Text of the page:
Gene FENDT, Spring 2019
The Lyric Frame of Sorrow
"I like your apple pie," he said,
embracing her from behind,
"but I really love your buns."
He leaned into her, his hands
impossibly under her apron, blouse, and bra
as she leaned out to place
the pie up on the cooling rack
beyond the child's sudden hands.
"One of us is going to get burned,"
she said, wishing the signs of his affection
would avail themselves of times
less inopportune, if not, precisely,
dangerous. "We're out of milk,"
she said, blue veins warming in his hands.
"Take Tommy; I'll get the table set."
"And then...?" he murmured in her ear,
one hand trailing down her stomach.
"We'll eat." --She turned and pecked his lip.
October and the trees in their celebratory fall
chasuble the hills in martyr red and gold,
bereave the sunset of her glory for a day,
orange the moon, and set the river's curves aflame;
for nothing turns the planets from their courses: the sun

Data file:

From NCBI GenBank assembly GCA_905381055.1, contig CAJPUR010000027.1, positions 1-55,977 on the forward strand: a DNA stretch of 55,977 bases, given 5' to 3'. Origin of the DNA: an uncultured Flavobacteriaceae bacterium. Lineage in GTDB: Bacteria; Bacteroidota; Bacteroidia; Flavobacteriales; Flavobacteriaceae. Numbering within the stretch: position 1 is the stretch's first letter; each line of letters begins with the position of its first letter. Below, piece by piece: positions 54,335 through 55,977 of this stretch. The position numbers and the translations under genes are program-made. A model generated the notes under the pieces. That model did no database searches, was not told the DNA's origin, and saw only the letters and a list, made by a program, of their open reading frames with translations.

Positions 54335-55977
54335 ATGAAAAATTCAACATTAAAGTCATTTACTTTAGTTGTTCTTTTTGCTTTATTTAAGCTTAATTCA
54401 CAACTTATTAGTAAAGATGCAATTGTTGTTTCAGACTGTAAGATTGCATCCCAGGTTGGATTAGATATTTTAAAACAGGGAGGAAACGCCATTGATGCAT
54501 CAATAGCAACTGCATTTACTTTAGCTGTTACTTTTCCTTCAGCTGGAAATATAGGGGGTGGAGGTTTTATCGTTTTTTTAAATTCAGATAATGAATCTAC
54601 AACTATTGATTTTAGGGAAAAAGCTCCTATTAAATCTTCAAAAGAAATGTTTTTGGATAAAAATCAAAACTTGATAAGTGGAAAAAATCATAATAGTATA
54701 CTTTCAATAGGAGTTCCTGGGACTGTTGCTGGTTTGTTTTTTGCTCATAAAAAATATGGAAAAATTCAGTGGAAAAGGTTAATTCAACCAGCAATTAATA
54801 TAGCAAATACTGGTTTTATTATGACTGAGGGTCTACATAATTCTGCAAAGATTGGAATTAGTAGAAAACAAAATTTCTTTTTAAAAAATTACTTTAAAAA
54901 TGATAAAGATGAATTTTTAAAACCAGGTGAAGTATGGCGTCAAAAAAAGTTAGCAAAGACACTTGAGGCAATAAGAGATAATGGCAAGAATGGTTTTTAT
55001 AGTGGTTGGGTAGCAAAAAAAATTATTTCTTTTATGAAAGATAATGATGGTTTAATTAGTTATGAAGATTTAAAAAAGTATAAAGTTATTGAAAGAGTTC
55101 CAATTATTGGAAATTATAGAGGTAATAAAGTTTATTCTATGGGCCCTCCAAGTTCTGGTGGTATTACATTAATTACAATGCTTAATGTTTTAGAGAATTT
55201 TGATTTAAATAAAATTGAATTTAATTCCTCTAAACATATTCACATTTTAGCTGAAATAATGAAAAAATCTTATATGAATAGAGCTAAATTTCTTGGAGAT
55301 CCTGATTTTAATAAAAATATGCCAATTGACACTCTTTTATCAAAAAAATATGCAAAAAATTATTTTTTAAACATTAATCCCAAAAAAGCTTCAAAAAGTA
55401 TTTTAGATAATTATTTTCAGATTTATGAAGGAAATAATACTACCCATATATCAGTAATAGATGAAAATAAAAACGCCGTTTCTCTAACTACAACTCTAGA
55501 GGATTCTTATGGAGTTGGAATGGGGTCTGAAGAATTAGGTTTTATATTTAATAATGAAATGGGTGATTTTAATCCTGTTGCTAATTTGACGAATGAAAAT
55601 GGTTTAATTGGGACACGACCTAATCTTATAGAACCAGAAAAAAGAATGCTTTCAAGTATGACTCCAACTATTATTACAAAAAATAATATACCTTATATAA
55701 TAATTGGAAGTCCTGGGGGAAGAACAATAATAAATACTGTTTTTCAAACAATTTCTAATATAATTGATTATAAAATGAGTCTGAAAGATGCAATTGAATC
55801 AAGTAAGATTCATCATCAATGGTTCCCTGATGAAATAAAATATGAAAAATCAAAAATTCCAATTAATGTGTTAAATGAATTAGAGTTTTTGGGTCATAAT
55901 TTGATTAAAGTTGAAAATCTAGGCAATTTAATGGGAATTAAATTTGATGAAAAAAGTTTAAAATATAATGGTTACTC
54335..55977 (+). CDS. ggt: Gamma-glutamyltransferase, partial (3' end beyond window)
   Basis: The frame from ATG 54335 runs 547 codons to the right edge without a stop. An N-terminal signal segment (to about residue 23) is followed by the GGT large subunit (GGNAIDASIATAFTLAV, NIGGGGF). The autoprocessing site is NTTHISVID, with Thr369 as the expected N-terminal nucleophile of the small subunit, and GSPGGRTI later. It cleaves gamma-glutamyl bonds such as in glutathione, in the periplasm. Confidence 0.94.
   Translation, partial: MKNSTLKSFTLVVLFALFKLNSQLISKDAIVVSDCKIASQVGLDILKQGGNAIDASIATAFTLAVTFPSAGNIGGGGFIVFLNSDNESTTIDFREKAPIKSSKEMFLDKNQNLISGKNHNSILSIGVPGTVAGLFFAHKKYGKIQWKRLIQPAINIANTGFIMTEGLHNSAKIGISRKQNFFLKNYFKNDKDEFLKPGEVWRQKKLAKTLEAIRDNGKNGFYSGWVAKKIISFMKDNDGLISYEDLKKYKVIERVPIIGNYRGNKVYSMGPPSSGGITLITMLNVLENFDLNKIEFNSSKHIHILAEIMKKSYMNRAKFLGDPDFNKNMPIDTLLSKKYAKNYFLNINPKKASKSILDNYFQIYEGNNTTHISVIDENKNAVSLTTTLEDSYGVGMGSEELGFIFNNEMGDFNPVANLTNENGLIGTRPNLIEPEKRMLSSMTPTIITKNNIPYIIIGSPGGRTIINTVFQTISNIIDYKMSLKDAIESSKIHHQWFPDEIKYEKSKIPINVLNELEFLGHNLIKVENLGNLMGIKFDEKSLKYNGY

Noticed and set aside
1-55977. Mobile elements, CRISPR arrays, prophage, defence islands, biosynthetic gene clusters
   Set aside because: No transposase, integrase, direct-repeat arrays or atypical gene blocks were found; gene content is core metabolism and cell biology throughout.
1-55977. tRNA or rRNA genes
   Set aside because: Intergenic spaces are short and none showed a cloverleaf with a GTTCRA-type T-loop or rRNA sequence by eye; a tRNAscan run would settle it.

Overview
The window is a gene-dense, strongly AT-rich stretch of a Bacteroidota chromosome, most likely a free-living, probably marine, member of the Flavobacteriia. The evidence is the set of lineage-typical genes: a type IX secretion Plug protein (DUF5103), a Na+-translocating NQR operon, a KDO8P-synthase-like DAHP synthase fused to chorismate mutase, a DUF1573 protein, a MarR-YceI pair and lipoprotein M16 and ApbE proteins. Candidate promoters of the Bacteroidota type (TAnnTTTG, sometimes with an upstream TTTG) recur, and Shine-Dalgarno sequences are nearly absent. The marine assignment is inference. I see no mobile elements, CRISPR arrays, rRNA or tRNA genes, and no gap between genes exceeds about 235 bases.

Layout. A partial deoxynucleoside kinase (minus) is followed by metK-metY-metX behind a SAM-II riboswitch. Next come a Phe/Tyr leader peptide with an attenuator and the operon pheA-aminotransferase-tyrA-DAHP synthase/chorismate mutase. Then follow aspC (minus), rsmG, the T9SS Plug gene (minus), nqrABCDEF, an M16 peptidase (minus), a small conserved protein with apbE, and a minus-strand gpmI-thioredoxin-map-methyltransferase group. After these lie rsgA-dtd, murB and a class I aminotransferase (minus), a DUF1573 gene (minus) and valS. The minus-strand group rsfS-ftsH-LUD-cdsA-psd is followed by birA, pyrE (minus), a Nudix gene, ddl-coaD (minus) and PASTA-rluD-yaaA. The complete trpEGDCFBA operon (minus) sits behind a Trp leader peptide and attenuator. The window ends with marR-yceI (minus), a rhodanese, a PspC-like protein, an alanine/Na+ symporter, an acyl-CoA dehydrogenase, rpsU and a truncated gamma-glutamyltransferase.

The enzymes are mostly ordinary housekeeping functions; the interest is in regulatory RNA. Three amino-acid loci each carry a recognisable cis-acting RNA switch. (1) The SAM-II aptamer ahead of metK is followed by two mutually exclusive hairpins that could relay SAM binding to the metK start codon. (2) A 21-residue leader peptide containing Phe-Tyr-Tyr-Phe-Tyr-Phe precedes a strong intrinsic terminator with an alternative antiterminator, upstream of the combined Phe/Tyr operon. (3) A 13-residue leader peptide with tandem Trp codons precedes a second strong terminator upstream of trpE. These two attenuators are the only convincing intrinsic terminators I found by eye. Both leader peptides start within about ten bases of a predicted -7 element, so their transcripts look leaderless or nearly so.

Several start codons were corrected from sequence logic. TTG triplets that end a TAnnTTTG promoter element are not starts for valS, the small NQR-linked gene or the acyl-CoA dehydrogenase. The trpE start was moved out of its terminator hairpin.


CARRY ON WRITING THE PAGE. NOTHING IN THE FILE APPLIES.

declines from Libra to the Scorpion; the car,
returning, rounds the downhill curve to find the tank truck
stalled. Standing on the brake he pulls his son's head
to his lap, turns right hard, goes under; the car
is opened like a can of Spam. A neighbor runs to the road:
a glittering angel lies in the lap of the headless man,
a bruise above one eye, no further harm; no further harm.
Gene Fendt is the Albertus Magnus Professor of Philosophy at the University of Nebraska, Kearney, where he has been teaching for over 30 years. He has published in many areas of the history of philosophy, as well as on Shakespeare, Pinter, Stoppard and Camus. Though he has won several awards for individual poems, he has yet to publish a book of poetry.